CoC – Chain of Custody:

Chain of Custody certification (CoC) is the framework that the GBCA requires for proving legal timber has been sourced for buildings. Chain of Custody certification also enables designers to make informed specification decisions. It assures them that the product has been sourced from a forest certified as sustainably managed in accordance with an internationally recognised legal framework that has been independently audited.

What is CoC? Chain of Custody certification is the chronological documentation or ‘paper trail’ that records the sequence of custody, control, transfer, and distribution of materials, including hard copy or soft copy evidence such as logbooks, receipts, stock codes, stock cards, and shelving that identify the certification status and the like. In straightforward terms, our finished product can be tracked from the Forest to the Sawmill to the Manufacturer to the Wholesaler to Supawood to the Building Site.

Who are the CoC timber providers? The Green Building Council of Australia recognizes both PEFC and FSC® timber as legal timber. The Programme for the Endorsement of Forest Certification (PEFC) and The Forest Stewardship Council (FSC®) are both international, non-profit, non-governmental organizations which promote sustainable forest management via independent third-party certification.

CoC - Chain of Custody

Chain Of Custody Supawood

PEFC recognises The Australian Forestry Standard (AS 4708). PEFC now accounts for over 264 million hectares of certified forests and its certifications system is recognised in over 30 countries.

Forest Stewardship Council (FSC®) is the world’s most rigorous forest product labelling scheme. It is the only forest label supported by environmental groups such as the World Wildlife Fund, Greenpeace and The Australian Conservation Foundation, and by major forest product retailers. It has certified forests in over 80 countries with 180 million accredited hectares or seven percent of the world’s forest area and operates here as FSC® Australia.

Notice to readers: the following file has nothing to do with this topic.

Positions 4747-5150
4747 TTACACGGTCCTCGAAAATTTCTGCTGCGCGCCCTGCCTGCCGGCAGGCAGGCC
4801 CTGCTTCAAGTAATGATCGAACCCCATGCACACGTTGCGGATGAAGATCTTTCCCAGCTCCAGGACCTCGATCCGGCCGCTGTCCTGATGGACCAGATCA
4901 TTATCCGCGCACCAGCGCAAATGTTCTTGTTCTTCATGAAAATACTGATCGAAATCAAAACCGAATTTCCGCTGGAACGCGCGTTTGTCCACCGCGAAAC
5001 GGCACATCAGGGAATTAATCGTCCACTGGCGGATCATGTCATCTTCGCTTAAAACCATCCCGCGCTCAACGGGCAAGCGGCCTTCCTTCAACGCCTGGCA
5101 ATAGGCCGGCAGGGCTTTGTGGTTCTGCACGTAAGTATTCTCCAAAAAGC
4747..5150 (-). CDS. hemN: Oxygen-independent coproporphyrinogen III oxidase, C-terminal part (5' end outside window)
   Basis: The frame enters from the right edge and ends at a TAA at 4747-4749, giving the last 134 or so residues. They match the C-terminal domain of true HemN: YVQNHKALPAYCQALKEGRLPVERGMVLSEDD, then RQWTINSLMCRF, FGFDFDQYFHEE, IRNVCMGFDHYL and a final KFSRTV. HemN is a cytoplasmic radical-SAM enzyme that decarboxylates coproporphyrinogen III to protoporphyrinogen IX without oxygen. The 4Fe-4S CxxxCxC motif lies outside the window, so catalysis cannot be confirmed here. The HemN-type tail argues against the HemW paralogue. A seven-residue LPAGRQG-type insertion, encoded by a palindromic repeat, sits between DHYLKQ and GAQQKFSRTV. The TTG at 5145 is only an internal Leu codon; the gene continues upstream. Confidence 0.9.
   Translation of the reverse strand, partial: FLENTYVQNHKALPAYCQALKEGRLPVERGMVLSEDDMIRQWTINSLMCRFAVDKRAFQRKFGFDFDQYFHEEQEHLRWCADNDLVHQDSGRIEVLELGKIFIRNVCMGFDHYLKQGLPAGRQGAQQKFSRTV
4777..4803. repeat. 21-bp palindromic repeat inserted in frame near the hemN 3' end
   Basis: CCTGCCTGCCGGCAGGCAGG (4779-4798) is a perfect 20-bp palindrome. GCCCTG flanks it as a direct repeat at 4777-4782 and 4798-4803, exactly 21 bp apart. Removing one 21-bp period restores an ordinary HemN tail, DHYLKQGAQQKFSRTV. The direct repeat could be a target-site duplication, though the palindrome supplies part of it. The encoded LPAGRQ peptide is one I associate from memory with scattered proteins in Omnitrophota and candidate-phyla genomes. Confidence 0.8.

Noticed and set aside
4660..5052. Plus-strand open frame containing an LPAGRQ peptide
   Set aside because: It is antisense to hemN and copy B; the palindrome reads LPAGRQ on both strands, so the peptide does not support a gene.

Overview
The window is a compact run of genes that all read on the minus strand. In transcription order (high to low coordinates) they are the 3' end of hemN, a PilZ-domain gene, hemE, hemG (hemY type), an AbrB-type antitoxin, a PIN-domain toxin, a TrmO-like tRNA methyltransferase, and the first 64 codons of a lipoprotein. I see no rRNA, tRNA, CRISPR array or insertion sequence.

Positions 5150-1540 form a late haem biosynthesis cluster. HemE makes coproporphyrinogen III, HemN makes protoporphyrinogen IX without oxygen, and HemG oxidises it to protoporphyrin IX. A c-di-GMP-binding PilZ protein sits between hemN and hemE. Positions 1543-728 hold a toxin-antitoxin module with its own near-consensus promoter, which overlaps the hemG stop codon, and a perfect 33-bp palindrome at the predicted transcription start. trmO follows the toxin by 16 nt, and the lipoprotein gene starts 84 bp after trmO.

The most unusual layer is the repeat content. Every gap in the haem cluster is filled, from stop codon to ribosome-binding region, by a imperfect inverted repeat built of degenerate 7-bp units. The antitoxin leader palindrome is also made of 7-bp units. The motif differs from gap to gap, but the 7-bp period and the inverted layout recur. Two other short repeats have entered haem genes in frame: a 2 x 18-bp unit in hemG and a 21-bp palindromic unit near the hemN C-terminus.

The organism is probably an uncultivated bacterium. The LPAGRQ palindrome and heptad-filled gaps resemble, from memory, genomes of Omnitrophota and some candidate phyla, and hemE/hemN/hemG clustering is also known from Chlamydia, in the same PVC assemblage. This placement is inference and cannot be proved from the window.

Supawood sources and supplies only PEFC and FSC® Natural Timber Veneers (NTV) for our suite of interior acoustic panels, slats, beams and blades.

Other Considerations:

Another Sustainability consideration are Volatile Organic Compounds (VOCs). So, what are they? These are the respirable elements that are emitted from everyday products including carpet, vinyl flooring, air fresheners, cleaning products, cosmetics, adhesives, paints etc. Concentrations of some VOC’s can be consistently higher inside a building than outside.  Low VOC refers to volatile organic compounds that are not harmful to the environment and humans. It mostly refers to paints and other products that have a very low or zero VOC, e.g., sealants and adhesives. Supawood uses only Low VOC paints and adhesives or otherwise allows off-gassing to occur off site, to meet this criteria and our products all carry this assignation.

Formaldehyde, a naturally emitting constituent of timber is considered harmful in high concentrations. Supawood sources its substrate materials which are certi­fied EO and E1 under a strict NATA JAS-ANZ accredited system from members of the Engineered Wood Products Association of Australasia (EWPAA) which began in 1934. The EWPAA began analysing formaldehyde content in Engineered Wood Products during the 1980’s and worked successfully to reduce them. E0 and E1 are considered best class in terms of formaldehyde emissions. EWPAA member mills also source their timber from certified forests.